Underground: Holborn, Russell Square; Bus: 1, 7, 8, 19, 25, 38, 55, 59, 68, 91, 98, 134, 168, 171, 188, 242, 243, 521, X68
The LBI London would like to congratulate their alumna Dana Smith on the publication of her essay Female Musicians and “Jewish” Music in the Jewish Kulturbund in Bavaria, 1934–38 in the volume DREAMS OF GERMANY. Musical Imaginaries from the Concert Hall to Dance Floor, edited by Prof Neil Gregor and Dr Thomas Irvine.
This volume brings together historians, musicologists, anthropologists, and cultural studies scholars to explore the various ways in which notions of ‘Germanness’ and ‘musicality’ have been sutured together in modern times. A generation ago scholars interested in exploring these themes would have headed straight for Bach, Beethoven, and Brahms. This volume, by contrast, emphasizes that such stories are just as likely to be found in the basements of post-war Hamburg (where the Beatles played), or in the queer electronic dance music scene of contemporary Berlin, as they are in the symphony concert hall. The collection is thus an implicit plea for a more pluralized understanding of what constitutes ‘culture’ and where we might go to find it.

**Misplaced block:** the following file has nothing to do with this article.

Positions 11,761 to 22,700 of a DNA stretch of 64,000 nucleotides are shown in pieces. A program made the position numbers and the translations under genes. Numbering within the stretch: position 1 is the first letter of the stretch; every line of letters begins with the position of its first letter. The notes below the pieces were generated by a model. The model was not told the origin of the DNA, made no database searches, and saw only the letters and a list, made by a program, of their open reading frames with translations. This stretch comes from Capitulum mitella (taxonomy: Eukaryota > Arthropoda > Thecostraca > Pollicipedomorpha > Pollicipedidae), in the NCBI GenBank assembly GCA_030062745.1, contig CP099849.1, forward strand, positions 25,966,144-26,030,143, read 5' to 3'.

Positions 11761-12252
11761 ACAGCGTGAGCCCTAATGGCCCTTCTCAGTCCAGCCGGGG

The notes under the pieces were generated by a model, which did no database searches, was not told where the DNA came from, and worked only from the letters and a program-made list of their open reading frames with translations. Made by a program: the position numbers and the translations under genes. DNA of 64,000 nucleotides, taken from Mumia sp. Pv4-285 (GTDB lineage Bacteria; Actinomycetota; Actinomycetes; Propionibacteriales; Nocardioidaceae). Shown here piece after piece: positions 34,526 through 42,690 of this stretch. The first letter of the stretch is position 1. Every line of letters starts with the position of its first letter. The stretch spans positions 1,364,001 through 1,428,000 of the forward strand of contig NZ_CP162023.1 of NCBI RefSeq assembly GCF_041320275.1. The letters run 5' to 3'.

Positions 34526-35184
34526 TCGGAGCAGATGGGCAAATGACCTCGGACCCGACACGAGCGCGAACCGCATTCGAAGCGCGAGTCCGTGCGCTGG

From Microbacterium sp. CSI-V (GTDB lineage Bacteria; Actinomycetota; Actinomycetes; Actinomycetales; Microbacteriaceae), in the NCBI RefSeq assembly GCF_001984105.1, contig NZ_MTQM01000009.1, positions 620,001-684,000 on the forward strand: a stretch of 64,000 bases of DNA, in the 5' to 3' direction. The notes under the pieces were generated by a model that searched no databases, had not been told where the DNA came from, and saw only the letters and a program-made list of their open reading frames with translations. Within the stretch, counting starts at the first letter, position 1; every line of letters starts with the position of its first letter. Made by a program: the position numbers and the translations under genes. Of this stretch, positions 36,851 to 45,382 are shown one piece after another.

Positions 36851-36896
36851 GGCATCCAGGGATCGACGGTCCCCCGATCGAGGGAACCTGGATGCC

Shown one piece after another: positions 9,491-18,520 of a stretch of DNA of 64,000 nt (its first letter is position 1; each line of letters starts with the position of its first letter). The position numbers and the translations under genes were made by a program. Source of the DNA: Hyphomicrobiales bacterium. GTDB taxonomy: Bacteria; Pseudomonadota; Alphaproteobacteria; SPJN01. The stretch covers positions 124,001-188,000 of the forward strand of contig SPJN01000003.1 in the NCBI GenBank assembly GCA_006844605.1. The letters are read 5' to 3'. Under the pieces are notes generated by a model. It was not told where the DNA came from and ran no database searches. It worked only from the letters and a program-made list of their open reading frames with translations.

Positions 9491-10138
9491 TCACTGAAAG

Dana Smith offers a pioneering study of German-Jewish women’s involvement in Jewish musical life under the conditions of Nazi persecution in her essay. Previous studies of German-Jewish cultural associations during the ‘Third Reich’ have offered an image of assimilated Jews seeking to affirm their ‘Germanness’ in the face of ever-intensifying persecution by stubbornly performing the works of the Austro-German canon. Smith, by contrast, shows that this is an image derived from the study of German-Jewish men, whose greater engagement with the wider public sphere rendered them more emotionally invested in the bourgeois world of the symphony concert hall than their female counterparts. German-Jewish women, Smith argues, had fewer such investments, making them more open to rediscovering the rich traditions of non-German Jewish musical heritage at an earlier stage in the 1930s. In amateur Jewish music-making circles, where women played a more prominent role, reconnecting with these powerful musical traditions formed an important element of the emotional and cultural preparation undertaken within Jewish communities for emigration. This powerful essay will be of interest to anyone interested in the dynamics of grassroots Zionism and German-Jewish exile stories during this period.
Dana wrote her PhD under the supervision of the LBI’s director, Daniel Wildmann. She was awarded the John A.S. Grenville Studentship in Modern Jewish History and Culture in 2012 and has passed her viva in 2015. Her thesis “The Jewish Kulturbund in Bavaria, 1934-‐1938” provides a fresh perspective on the only state-approved Jewish cultural organisation in Nazi Germany, and analyses the strategies of Jewish cultural self-representation under Nazism, as expressed (with a regional bent) in the Bavarian Kulturbund’s programme.